PERSONALLY CURATED, REASONABLY PRICED
Ando Hiroshige is one of the foremost Japanese woodblock print artists. He is primarily known for his depictions of the landscapes and people of Japan. In many of his prints we can gain insight into the personality of Hiroshige through his humanistic depiction of his fellow countrymen and women. The personalities and character of these common people can easily be inferred from his simple caricatures delivered with efficiency of line and color.
One area that Hiroshige has a lot of fun, is in the faces and poses of porters that are carrying goods and people to their destination. You can easily imagine the happy one that enjoys his work and is whistling, singing or yammering away, and his counterpart that is not in a happy place, struggling beneath the burden of his load and life in general.
Before Hiroshige, Hokusai definitely blazed the way with his series of humorous sketches, below is a page from Hokusai's (1760—1849) ''Manga''. Scanned from Michener, James A. (1958) ''Hokusai Sketchbooks:
A lot of Hokusai’s exaggerated sketches are obviously funny for the sake of being funny, whereas Hiroshige’s characters, like his landscapes, have a more natural feel of people in the moment.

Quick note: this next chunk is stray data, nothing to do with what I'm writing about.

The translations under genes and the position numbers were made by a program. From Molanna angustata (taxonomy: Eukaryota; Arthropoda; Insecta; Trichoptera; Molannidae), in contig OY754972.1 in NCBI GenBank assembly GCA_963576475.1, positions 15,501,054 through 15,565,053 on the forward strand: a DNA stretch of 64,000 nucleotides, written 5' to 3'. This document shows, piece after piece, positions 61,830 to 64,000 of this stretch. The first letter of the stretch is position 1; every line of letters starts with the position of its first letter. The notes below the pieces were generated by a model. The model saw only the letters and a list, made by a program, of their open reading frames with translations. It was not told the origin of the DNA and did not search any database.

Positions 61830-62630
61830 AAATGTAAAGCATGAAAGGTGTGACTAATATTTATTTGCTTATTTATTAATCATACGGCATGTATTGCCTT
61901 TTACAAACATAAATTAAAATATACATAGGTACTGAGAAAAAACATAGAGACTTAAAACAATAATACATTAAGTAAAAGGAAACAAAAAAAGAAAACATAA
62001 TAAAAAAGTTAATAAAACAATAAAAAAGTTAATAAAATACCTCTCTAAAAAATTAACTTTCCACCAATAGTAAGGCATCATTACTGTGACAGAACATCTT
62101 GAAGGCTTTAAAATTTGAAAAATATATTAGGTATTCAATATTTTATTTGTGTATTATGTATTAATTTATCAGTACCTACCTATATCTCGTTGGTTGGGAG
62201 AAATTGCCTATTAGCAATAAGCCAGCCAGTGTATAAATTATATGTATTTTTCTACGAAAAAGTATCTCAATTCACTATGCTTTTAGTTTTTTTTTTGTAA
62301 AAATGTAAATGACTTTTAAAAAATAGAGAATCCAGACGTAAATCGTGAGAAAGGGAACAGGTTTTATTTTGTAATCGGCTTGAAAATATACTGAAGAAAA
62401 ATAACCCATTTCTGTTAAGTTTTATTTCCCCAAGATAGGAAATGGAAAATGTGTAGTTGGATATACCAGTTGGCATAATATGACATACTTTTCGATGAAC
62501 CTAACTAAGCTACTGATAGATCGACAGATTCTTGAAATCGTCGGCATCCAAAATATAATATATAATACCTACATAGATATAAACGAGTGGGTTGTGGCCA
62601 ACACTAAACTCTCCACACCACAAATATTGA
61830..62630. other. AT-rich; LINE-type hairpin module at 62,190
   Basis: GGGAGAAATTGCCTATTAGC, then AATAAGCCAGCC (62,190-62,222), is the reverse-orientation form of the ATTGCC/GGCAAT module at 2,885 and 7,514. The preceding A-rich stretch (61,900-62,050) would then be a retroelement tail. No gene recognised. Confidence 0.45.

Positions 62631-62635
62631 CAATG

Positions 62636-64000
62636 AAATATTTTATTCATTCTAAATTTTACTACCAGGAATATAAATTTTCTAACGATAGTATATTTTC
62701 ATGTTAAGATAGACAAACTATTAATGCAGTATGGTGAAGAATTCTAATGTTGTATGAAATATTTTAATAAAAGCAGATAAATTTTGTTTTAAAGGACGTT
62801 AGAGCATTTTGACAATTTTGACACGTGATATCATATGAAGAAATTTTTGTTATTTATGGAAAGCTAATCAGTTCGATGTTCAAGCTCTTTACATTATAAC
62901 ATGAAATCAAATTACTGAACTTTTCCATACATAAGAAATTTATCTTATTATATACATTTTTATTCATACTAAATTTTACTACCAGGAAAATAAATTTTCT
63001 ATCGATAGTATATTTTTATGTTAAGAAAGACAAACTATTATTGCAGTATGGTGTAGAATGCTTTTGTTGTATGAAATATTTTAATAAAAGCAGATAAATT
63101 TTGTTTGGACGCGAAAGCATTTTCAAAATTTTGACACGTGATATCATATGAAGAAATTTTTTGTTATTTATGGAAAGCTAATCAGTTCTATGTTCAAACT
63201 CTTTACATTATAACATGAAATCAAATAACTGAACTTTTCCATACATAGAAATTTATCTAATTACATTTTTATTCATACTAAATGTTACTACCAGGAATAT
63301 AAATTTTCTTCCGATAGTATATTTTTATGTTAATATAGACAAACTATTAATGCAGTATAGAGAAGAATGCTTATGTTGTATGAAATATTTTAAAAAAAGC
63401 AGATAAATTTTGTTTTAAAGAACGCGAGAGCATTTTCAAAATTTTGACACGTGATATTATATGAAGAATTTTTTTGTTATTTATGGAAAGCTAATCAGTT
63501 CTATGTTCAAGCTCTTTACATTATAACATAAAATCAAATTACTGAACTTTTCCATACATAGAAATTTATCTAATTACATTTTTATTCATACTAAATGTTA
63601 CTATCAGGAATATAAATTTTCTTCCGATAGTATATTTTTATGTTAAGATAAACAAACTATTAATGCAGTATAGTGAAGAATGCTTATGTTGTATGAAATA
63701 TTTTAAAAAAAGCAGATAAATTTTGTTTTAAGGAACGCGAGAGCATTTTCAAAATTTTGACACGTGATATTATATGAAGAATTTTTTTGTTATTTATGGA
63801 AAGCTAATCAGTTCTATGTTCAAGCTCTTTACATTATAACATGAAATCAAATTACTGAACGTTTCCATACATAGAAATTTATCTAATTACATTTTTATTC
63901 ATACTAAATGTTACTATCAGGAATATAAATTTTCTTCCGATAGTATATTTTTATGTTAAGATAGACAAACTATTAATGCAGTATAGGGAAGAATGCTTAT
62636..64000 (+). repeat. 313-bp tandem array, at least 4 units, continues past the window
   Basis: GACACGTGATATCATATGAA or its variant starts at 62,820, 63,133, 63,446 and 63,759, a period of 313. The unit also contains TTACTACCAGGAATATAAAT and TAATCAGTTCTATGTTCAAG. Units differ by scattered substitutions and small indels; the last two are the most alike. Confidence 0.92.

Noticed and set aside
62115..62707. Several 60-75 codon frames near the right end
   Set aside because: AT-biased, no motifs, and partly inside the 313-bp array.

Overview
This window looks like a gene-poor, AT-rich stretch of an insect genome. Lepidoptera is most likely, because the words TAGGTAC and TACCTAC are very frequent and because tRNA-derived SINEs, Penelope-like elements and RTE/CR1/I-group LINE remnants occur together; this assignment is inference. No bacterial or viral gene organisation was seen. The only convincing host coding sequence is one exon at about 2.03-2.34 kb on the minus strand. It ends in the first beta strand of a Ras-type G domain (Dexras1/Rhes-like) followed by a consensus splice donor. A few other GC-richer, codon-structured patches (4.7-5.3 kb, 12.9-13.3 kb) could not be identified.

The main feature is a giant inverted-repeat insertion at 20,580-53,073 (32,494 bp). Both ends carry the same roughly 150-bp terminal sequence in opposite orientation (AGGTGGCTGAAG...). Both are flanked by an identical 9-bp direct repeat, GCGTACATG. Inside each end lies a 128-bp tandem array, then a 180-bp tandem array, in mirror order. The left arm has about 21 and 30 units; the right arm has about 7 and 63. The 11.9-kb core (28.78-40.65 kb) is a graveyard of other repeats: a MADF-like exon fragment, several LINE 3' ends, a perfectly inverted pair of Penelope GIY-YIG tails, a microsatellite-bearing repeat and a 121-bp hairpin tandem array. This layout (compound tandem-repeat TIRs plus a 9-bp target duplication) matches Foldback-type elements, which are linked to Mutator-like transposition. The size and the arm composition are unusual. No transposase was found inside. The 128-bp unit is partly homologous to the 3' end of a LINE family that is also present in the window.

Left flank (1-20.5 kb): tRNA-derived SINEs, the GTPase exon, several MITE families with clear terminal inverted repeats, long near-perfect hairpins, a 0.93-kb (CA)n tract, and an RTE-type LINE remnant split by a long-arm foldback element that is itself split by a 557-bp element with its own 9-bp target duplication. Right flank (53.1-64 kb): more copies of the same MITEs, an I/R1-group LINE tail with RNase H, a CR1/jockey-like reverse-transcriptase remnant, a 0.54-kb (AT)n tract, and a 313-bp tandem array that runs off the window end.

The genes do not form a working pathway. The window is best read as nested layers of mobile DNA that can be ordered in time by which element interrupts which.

One of my favorite examples of Hiroshige's sense of humor is Goyu: Women Stopping Travellers (Goyu, tabibito tomeru onna), from the series Fifty-three Stations of the Tôkaidô Road. These women are not beautiful geisha types but hardworking staff at an inn, trying to drag unwilling travelers into their establishment. Although Hiroshige was very capable of more formal, traditional depictions of samurai, nobles, and beauties of the era, he often chose to depict people in this form interacting with each other and their environment.
Another Hiroshige series that has more obvious comedic images is "A Pictorial Guide to the Fifty-three Stations of the Tokaido." In this series (below) we see uncharacteristically large images of people filling at least 1/2 of the image. This series was definitely meant to focus on the human element and poke fun of people and stereotypes of the day.
Before I sign off, I'll leave you with three additional little gems. In the first image we again see porters, notice the pot belly, slumping bodies and one man appearing to wipe his nose (from the Gyosho Tokaido - Ishibe).
In the second image (Kakegawa: View of Akiba Mountain - from the Great Tokaido) we see a priest and his assistant coming to the top of a bridge, you can feel the heat of the day via the fan in the priests hand, and the assistant wiping away sweat.
In the third image (Yokkaichi: Mie River - also from the Great Tokaido) we see a man frantically chasing his wind-blown hat.
These are just a few of the many humorous and natural images that point to Hiroshige's artistic sense and view of life. This juxtaposition of glorious nature and common man is one of the main reasons Hiroshige is my favorite Ukiyo-e artist.
Feel free to contact me with other Hiroshige examples that are your favorites.